The Threat of a Nuclear Attack Remains a Grim Reality

By Rex W. Tillerson, the U.S. Secretary of State

Following are extensive excerpts from remarks by the U.S. Secretary of State during the United Nations Security Council Session on Nuclear Non-Proliferation on September 21, 2017. The complete text is available on https://www.state.gov/secretary/remarks/2017/09/274362.htm – The Editor

UNITED NATIONS (IDN) - At a time when stabbings, crudely constructed bombs, and trucks driven into crowds of innocent men, women, and children are often our enemies’ weapons of choice to attack us, it is easy to become complacent and see the threat of nuclear attacks as a relic of the Cold War.

UN Treaty Signing a Significant Step Towards a World Free of Nuclear Weapons

By Shanta Roy

UNITED NATIONS (IDN) -- The international community took its first significant step towards a world free of nuclear weapons when over 50 countries signed a landmark treaty, which was adopted by UN member states on July 7.

The signing ceremony, which began September 20 on the sidelines of the 72nd session of the General Assembly, is expected to continue, as more countries will join the list of signatories to a treaty that was overwhelmingly voted on by 122 countries, with one against (Netherlands) and one abstention (Singapore). [P 21] ARABIC | GERMAN | JAPANESE TEXT VERSON  PDF | THAI

Opening for Signature of the UN Treaty a Milestone for Prohibiting Nuclear Weapons

By Sergio Duarte, Ambassador, former U.N. High Representative for Disarmament Affairs*

UNITED NATIONS (IDN) - The opening for signature of the Treaty on the Prohibitions of Nuclear Weapons on September 20 at the United Nations in New York marks a milestone in the long history of efforts by the international community to eliminate the most destructive and cruel of all weapons invented by man.

The wide adherence to the negotiating process of the Treaty, carried out with the strong support of civil society organizations, reflected a growing global recognition that a ban on nuclear weapons is an integral part of the normative framework necessary to achieve and maintain a world free of such weapons. It is not a hasty or impromptu movement born out of frustration for the protracted lack of concrete progress on nuclear disarmament or by humanitarian considerations. Rather, it responds to a longstanding aspiration of humanity. [P 20]  | CHINESE TEXT VERSON  PDF | JAPANESE TEXT VERSON  PDF

Heed the Voices of the Hibakusha Urging All States to Sign the Treaty on the Prohibition of Nuclear Weapons

By Dr. Daisaku Ikeda, President, Soka Gakkai International (SGI)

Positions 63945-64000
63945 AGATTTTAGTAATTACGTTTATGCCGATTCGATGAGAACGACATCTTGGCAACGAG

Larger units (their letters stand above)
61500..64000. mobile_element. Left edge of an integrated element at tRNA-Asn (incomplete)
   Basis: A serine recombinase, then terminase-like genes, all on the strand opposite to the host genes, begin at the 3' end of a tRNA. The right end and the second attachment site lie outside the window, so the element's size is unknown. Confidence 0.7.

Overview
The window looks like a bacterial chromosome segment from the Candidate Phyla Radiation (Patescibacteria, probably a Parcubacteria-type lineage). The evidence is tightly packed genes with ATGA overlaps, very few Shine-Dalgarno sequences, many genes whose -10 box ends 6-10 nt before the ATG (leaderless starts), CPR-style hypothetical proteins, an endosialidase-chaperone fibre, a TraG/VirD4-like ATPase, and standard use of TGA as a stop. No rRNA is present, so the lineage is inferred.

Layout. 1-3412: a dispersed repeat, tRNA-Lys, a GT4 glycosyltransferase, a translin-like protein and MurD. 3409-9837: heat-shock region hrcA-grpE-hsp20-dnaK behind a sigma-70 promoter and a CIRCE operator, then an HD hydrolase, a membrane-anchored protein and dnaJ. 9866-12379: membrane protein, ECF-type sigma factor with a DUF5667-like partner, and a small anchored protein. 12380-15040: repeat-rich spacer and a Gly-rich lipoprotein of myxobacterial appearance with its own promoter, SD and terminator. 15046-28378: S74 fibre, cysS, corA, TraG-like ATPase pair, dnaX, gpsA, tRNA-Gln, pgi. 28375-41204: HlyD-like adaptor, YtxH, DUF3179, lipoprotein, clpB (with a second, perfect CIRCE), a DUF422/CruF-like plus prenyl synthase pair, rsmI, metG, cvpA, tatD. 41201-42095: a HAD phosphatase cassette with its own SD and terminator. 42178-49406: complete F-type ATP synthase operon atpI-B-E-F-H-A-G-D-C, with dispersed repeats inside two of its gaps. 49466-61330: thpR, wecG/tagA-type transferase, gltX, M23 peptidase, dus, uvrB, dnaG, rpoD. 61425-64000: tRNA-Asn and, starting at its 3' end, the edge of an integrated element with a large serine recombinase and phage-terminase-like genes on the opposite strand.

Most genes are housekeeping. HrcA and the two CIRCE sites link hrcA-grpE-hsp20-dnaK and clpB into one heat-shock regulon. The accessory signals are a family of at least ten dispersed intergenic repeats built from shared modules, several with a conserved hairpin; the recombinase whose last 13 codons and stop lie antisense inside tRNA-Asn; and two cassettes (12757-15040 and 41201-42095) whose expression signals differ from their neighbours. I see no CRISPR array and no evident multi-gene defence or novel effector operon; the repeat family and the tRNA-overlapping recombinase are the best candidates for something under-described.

Photo: Dr. Daisaku Ikeda. Credit: Seikyo Shimbun.

TOKYO (IDN) - The Treaty on the Prohibition of Nuclear Weapons, adopted this past July at the United Nations, will soon be opened for signature. The negotiations that produced this Treaty saw the participation of nearly two-thirds of all UN member states, and it is deeply moving to witness the first concrete steps toward the Treaty’s entry into force. I earnestly hope that the initial 122 countries that supported its adoption will be joined by other states becoming signatories to the Treaty, so that it can become international law as quickly as possible.

The quest for a world without nuclear weapons was the focus of the first UN General Assembly Resolution adopted in January 1946, soon after the birth of the United Nations. In the more than seven decades since, nuclear disarmament has been the subject of repeated resolutions. [AD01] ITALIAN | JAPANESE

Ratify the CTBT – Ban Nuclear Testing

Image credit: CTBTO

By Didier Reynders, Deputy Prime Minister and Minister of Foreign Affairs of Belgium, Ibrahim Al-Jafari, Foreign Minister of Iraq and Lassina Zerbo, Executive Secretary of the Comprehensive Nuclear Test Ban Treaty Organization (CTBTO).

The nuclear test conducted by the Democratic People’s Republic of Korea (DPRK) on September 3, 2017 sent shockwaves not only through the inner layers of the earth, but also throughout the international community – particularly as initial estimates of the magnitude of the blast were released.

The treaty prohibiting nuclear testing was signed 20 years ago, but is still not in force. While North Korea continues to develop its nuclear capacity by testing, it seems more urgent than ever to ratify it. The international community would do well to strengthen international law. Belgium, Iraq and the CTBTO will do their part.